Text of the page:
In Conversation with Daniel Radcliffe and Dane DeHaan: A very brief six-minute interview with Radcliffe and DeHaan discussing how they got their parts and what scenes were the most difficult to shoot. There's not a whole lot here, but it's worth the six minutes of your time.

On the Red Carpet at the Toronto Film Festival: This was a pretty pointless conclusion as it's basically just the cast and crew arriving at the screening, followed by a few brief words from Krokidas as he introduces the movie and the cast. Easily skipable.

Conclusion:

With a great selection of special features on top of the intriguing film, this becomes an easily recommendable release to add to your Blu-ray collection. Radcliffe and DeHaan command the film with their fantastic performances, allowing you to get hooked by the story from the very start. Whether your familiar with the great Beat poets or not, "Kill Your Darlings" is a well-done character study and an engaging journey that is worth taking.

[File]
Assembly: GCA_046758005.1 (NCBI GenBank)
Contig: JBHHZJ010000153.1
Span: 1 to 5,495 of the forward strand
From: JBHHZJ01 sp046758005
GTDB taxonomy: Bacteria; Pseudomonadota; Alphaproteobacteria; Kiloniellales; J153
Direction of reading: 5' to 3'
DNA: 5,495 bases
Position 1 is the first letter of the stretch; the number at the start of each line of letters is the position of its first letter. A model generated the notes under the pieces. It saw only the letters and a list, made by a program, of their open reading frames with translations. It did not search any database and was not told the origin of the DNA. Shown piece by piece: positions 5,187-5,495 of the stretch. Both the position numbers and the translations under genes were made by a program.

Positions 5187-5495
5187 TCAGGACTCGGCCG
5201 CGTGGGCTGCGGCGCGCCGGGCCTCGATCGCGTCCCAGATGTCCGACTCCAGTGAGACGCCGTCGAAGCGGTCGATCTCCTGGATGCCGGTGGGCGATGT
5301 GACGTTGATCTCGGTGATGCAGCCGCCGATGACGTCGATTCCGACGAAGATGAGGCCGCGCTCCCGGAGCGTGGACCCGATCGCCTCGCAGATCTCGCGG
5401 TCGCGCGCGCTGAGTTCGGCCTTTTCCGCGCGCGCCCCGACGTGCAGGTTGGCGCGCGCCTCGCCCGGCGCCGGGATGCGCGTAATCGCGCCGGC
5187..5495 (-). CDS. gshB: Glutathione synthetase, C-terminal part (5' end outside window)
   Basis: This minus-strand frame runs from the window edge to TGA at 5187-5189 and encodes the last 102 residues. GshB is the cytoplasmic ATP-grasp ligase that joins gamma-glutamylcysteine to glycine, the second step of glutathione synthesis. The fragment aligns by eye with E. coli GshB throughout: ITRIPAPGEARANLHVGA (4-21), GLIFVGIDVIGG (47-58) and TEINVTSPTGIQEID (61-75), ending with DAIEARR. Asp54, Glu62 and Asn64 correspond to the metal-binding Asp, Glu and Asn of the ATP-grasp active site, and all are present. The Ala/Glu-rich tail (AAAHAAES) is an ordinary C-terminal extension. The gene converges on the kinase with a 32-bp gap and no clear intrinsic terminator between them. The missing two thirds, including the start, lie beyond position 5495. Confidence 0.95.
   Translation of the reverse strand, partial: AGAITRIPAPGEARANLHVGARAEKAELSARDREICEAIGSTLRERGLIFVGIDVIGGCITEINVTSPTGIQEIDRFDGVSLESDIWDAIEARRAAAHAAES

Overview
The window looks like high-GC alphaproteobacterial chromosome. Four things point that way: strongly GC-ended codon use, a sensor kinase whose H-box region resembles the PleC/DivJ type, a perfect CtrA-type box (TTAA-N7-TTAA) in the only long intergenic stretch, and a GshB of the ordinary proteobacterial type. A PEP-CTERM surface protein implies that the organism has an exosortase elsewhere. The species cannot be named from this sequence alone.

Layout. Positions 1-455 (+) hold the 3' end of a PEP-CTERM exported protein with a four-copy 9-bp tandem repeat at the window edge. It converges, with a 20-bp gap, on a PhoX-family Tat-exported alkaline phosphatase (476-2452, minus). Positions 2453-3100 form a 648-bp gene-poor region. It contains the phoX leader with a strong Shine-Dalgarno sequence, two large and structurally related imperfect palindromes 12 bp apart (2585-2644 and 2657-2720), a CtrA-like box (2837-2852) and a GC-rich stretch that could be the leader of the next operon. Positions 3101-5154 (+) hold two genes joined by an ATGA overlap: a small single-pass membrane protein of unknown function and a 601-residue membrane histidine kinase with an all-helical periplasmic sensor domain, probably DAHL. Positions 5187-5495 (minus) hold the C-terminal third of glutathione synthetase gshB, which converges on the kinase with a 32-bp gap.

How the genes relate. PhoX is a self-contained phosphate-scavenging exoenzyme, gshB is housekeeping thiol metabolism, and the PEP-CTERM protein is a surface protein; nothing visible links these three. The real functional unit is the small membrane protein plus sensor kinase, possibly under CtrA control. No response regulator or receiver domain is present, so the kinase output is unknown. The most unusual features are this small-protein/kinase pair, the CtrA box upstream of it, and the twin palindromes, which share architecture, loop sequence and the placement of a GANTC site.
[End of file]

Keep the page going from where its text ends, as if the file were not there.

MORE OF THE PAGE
Score: 3.5/5

Available on Blu-ray and DVD starting tomorrow.

Recent Blu-ray/DVD releases: Inside Llewyn Davis, In Fear, Oldboy (2013), Cold Comes the Night, Gravity, Mr. Nobody, The Americans: Season One, Hellbenders, Rocky: Heavyweight Collection, Chicago: Diamond Edition, All is Lost, Austenland, How I Live Now, Night of the Demons, Witchboard, Dallas Buyers Club, The Fifth Estate, Captain Phillips, You're Next, A Single Shot, Insidious: Chapter 2, Percy Jackson: Sea of Monsters

Now playing in theaters: Pompeii, Labor Day, The Wolf of Wall Street, Her, The Secret Life of Walter Mitty, Mandela: Long Walk to Freedom, Inside Llewyn Davis, American Hustle, Saving Mr. Banks, The Hobbit: The Desolation of Smaug, The Hunger Games: Catching Fire

Also be sure to check out my lists of the Best and Worst Films of 2013.